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onaissues:

Meet Rajneesh Bhandari, one of the three 2014 MJ Bear Fellows. 

A former television journalist, Rajneesh coordinates Media Gufa, which requires journalists to be isolated in a room for 72 hours to report news stories using only social media and another group of journalists to report stories from a rural area without using the internet.

He also is working as data editor on an investigative project launched by Transparency International, teaches journalism at WLC College, Nepal, runs multimedia workshops for national and international organizations, and is working to improve digital literacy in Nepal by training young people in rural areas how to use digital tools.

Learn more about Rajneesh and the 2014 MJ Bear Fellows

Fascinating…

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globalvoices:

The Russian government has tightened control over all media platforms, but it’s been especially active in corralling the Internet. News programs and other video content from state Russian television will soon flood top news websites in Russia, creating a monolithic news agenda in a market where independent media outlets have all but disappeared.

According to a new agreement between Pervyi Kanal (state-owned Channel One) and the media holding Rambler & Co., websites like Gazeta.Ru and Lenta.Ru will carry the government-controlled channel’s daily news bulletins, while other websites from the holding might rebroadcast Pervyi’s films, documentaries, and sports programming.

TJournal.ru points out that examples of embedded video content from Pervyi Kanalare already available on Lenta.ru, like this conspiratorial piece about U.S. and U.K. ‘agents’ in Germany. The 34-second video is dropped squarely in the middle of the news story, cutting it in half.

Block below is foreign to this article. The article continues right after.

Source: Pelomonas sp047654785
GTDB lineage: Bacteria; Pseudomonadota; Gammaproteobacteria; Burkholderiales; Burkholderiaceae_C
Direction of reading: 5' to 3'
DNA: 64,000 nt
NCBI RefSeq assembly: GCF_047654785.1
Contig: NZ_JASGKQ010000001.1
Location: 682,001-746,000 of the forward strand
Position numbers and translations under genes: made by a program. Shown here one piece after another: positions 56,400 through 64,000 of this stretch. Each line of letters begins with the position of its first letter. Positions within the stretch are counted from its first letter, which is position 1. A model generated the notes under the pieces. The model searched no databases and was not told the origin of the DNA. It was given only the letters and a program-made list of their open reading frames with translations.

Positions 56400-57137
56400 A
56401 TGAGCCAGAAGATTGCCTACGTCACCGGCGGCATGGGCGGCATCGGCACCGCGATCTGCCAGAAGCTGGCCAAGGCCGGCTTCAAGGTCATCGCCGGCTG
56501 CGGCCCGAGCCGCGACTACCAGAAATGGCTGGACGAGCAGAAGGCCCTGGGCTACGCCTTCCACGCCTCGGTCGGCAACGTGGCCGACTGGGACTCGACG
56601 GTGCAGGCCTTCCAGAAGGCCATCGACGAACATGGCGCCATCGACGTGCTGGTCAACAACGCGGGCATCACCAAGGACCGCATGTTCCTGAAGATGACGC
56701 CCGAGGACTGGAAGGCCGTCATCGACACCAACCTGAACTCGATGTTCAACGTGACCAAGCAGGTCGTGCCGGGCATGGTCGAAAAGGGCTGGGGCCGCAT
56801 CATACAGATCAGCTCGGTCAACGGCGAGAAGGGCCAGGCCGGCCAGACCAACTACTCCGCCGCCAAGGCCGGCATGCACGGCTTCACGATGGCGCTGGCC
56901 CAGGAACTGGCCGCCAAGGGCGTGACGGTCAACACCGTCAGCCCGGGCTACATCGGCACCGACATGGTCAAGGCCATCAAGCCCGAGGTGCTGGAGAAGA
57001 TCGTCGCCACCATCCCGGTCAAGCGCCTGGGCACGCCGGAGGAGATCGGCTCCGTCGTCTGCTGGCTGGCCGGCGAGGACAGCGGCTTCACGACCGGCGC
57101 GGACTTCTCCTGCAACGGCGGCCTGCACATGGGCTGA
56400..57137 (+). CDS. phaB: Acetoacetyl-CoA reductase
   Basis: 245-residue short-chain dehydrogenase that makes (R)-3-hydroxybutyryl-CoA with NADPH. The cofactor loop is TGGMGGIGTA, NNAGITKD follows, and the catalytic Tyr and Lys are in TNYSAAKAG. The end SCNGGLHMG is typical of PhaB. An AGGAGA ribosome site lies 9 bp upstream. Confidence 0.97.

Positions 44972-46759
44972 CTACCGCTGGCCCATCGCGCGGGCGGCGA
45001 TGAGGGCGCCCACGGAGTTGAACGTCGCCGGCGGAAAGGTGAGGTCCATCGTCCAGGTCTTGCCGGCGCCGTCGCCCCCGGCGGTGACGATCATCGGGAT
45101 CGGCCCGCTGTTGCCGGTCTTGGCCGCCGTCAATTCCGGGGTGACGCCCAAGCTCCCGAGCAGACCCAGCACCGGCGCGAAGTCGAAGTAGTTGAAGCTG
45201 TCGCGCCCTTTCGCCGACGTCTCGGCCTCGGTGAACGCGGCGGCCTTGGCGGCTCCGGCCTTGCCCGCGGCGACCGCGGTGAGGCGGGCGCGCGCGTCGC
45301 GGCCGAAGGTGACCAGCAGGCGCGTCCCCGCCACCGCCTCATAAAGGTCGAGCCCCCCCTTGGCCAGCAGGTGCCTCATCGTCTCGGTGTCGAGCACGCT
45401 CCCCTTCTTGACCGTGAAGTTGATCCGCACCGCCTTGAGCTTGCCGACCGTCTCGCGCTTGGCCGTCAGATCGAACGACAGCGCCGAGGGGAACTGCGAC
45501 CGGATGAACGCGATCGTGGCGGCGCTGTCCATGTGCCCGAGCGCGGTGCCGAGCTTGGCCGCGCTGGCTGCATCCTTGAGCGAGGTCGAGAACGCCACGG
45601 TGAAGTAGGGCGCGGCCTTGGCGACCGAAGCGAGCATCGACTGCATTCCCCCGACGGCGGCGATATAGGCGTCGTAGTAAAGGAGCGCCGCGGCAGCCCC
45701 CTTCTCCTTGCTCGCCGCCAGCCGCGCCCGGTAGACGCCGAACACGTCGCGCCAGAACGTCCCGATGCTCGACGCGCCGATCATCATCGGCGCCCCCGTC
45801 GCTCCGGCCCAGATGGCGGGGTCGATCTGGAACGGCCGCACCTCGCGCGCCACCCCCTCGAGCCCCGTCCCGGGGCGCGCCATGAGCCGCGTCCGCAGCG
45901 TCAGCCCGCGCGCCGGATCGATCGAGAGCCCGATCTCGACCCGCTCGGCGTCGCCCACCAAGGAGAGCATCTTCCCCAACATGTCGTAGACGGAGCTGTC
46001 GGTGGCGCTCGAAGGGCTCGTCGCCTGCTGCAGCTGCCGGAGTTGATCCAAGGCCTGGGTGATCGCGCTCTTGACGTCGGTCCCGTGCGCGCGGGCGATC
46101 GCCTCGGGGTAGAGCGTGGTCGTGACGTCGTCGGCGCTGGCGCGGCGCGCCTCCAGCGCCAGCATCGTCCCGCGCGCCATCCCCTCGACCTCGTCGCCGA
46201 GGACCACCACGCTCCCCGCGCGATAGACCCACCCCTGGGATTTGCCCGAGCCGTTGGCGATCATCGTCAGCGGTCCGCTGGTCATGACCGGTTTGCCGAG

The Kremlin Is Fighting the Internet by Buying It Up

Minister of state for Information and Broadcasting Prakash Javadekar on Friday said that the NDA government would not interfere with freedom of the press under any circumstances.
Inaugurating the sixth edition of Malayalam daily ‘Janmabhoomi’, the mouthpiece of BJP’s State unit here, he said the NDA government’s policy on development of the media and communication would be straightforward and transparent.
“The government will not create a stumbling block in issuing licenses and other requisite permits,” he said.
Javadekar recalled that freedom of the press had been gained from the British with ‘great sacrifices’ of many eminent men, several of whom had been martyrs for the purpose.
He said it most unfortunate that press was ‘mauled’ during the Emergency and pointed out that there were great men even during that period who fought bravely to maintain its freedom and even underwent imprisonment.
For those opposed to the BJP’s ideology and policies, he said development of the media and communication network is essential for the healthy growth of democracy.

But Nigerian newspapers differ from the almost exclusively human interest reporting of their global counterparts in the lengths they will go to make links between attacks in the remote northeast and national politics – all against the background of looming elections. “We thought it (the Boko Haram insurgency) was a flash in the pan … But it has become a very bad ulcer,” said Oloja. “This insurgency is political. It is tied to the 2015 presidential election. People are imputing motives. This wasn’t like that a year ago,” he added. Once the revolt was largely a matter for the authorities of the northeast. But the fighters have stepped up the violence in recent months, launching attacks in the central city of Jos and in Abuja, the capital. The government’s decision to declare states of emergency and launch a military offensive in May last year has meant national agencies face harsh scrutiny – particularly after their failure to rescue more than 200 schoolgirls abducted in April. The police’s decision to ban public protests over the girls in the capital last week, and then apparently reverse that decision, generated a three-column editorial asking if the police chief should “be allowed to function in a democracy”.

Broadcast media throughout Eastern Europe and the former Soviet Union stand to suffer when the transition to digital broadcasting takes place in 2015. Although digital broadcasting promises new channels, the way several governments are implementing the switch may result in fewer broadcasters able to reach audiences, and therefore create a more restricted news environment. These findings were published in IREX’s 2014 Media Sustainability Index (MSI) for Europe & Eurasia. See www.irex.org/msi for the full text of the report.